Truly profound essay written in 1952

Before you know what kindness really is
you must lose things,
feel the future dissolve in a moment
like salt in a weakened broth.
What you held in your hand,
what you counted and carefully saved,
all this must go so you know
how desolate the landscape can be
between the regions of kindness.
How you ride and ride
thinking the bus will never stop,
the passengers eating maize and chicken
will stare out the window forever.

Before you know what kindness really is you must lose things, feel the future dissolve in a moment like salt in a weakened broth.

Before you learn the tender gravity of kindness
you must travel where the Indian in a white poncho
lies dead by the side of the road.
You must see how this could be you,
how he too was someone
who journeyed through the night with plans
and the simple breath that kept him alive.

Before you know kindness as the deepest thing inside,
you must know sorrow as the other deepest thing.
You must wake up with sorrow.
You must speak to it till your voice
catches the thread of all sorrows
and you see the size of the cloth.
Then it is only kindness that makes sense anymore,
only kindness that ties your shoes
and sends you out into the day to gaze at bread,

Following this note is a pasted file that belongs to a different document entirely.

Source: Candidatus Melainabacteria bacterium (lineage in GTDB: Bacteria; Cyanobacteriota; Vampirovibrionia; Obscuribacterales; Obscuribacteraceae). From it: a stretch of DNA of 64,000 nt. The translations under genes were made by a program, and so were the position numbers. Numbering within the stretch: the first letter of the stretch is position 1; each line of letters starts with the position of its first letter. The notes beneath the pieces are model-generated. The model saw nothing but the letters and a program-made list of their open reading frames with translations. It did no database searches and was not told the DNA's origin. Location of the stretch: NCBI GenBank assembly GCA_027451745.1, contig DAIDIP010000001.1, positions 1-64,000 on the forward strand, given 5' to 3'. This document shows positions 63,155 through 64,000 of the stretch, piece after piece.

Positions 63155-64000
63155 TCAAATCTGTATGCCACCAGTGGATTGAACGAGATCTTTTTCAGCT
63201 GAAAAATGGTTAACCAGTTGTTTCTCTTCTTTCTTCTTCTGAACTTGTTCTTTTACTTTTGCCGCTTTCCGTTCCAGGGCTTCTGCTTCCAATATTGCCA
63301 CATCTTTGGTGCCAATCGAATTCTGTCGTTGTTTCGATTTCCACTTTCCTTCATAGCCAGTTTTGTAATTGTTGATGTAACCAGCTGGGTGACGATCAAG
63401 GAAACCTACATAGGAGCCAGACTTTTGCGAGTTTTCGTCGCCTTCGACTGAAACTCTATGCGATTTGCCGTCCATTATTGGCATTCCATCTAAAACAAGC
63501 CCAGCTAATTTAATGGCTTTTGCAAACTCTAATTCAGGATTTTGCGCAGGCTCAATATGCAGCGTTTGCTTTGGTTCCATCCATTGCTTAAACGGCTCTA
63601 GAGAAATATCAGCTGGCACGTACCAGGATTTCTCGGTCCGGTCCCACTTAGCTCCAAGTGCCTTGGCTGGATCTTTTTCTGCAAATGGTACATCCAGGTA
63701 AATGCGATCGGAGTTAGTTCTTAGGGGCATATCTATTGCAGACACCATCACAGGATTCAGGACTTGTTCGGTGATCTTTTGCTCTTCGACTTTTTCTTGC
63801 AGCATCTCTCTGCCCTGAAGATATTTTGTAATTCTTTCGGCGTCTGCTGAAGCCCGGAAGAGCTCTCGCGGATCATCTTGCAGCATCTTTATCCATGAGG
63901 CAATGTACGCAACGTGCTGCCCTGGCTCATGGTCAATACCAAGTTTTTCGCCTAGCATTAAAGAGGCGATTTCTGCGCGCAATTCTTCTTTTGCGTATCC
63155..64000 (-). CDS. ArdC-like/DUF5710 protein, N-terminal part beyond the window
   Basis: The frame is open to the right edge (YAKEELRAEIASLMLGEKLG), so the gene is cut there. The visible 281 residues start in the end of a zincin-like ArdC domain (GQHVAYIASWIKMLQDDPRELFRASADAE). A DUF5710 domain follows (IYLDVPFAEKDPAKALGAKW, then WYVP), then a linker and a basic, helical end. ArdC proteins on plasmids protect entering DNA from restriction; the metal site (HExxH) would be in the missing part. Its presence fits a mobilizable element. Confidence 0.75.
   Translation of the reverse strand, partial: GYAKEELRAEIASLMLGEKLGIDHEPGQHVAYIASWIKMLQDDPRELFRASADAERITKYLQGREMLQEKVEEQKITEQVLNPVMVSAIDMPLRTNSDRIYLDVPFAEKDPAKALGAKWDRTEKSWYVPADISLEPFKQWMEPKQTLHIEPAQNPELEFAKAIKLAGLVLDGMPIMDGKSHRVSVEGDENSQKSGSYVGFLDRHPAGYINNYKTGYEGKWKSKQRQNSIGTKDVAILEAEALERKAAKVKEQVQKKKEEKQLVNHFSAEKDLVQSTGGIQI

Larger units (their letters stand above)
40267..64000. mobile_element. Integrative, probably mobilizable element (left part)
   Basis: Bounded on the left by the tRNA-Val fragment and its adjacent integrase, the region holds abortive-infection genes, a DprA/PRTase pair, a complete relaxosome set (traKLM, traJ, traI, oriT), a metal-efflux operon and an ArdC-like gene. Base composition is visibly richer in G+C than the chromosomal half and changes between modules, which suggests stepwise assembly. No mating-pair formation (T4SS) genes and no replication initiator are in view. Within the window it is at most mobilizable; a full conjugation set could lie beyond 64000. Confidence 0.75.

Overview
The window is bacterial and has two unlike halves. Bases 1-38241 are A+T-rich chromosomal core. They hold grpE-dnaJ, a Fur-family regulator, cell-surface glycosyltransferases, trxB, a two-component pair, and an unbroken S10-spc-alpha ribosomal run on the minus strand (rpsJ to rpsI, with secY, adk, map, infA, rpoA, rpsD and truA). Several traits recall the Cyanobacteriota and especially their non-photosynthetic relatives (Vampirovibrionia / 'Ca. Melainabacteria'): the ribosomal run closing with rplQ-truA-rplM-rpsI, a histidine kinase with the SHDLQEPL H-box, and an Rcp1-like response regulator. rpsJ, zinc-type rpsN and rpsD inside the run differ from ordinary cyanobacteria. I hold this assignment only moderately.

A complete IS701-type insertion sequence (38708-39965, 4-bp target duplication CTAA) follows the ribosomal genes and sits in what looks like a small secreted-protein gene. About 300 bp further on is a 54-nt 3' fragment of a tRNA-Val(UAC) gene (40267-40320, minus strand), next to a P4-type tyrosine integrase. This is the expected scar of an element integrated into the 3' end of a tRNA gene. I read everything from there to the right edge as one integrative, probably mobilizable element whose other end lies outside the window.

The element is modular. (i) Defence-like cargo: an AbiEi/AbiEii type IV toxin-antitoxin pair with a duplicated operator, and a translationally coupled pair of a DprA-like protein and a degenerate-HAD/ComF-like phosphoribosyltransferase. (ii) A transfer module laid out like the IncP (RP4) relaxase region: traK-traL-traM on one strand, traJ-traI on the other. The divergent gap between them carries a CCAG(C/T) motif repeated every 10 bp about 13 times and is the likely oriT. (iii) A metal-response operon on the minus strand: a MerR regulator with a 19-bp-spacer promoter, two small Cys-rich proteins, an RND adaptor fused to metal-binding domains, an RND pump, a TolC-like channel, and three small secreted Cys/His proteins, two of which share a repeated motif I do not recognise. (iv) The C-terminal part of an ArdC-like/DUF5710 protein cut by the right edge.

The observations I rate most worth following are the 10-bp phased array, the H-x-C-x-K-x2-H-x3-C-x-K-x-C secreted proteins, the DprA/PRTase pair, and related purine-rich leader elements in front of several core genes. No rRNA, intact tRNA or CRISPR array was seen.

only kindness that raises its head
from the crowd of the world to say
It is I you have been looking for,
and then goes with you everywhere
like a shadow or a friend.


This is one of the most polarizing and hauntingly beautiful films I have ever seen. A movie so emotionally packed that audiences promptly fall into one of two camps: the hopeless romantics, absolutely smitten or the average consumer, completely repulsed.

After the death of his father, Stefan returns to Paris, distraught and manic, locking himself within his mother’s apartment but not before falling hopelessly in love with the neighbor, Stephanie, equally manic, vastly apathetic. A hilariously emotional romp ensues as our lead, Stefan, finds himself struggling to distinguish dreams from reality. Meanwhile the audience is privy to Stefan’s dreams, as director, Michel Gondry distinguishes fantasy from reality through a series of fantastical stop-motion segments –utilizing claymation, cardboard cutouts, and an arsenal of craft supplies.

I can’t think of a more genuinely haunting display of one man’s falling into love and, unrequited as it is, slipping into insanity. Like peeking through the blinds of a most private scene we’re at once enthralled and heartbroken. For at the heart of Gondry’s project is the question, What is reality? And furthermore, What am I doing here? It’s a clash of the self. A feud between id, ego, and the superego.

Gondry represents that ethereal space just one-step ahead such auteurs as Wes Anderson. Yet, a relatable charm permeates his body of work –out to support the underdog, regardless of the outcome, which, as we see with Stefan –we find ourselves at once swollen with empathy yet also remorseful as our heroes explore the outer limits of sanity.

If you’re one of the lucky few to sit through the entirety of the film, it must be encouraged to consider your emotions immediately after for this is a film meant to inspire in-depth introspection, leaving the audience with one burning question, Is this reality? Don’t be so sure!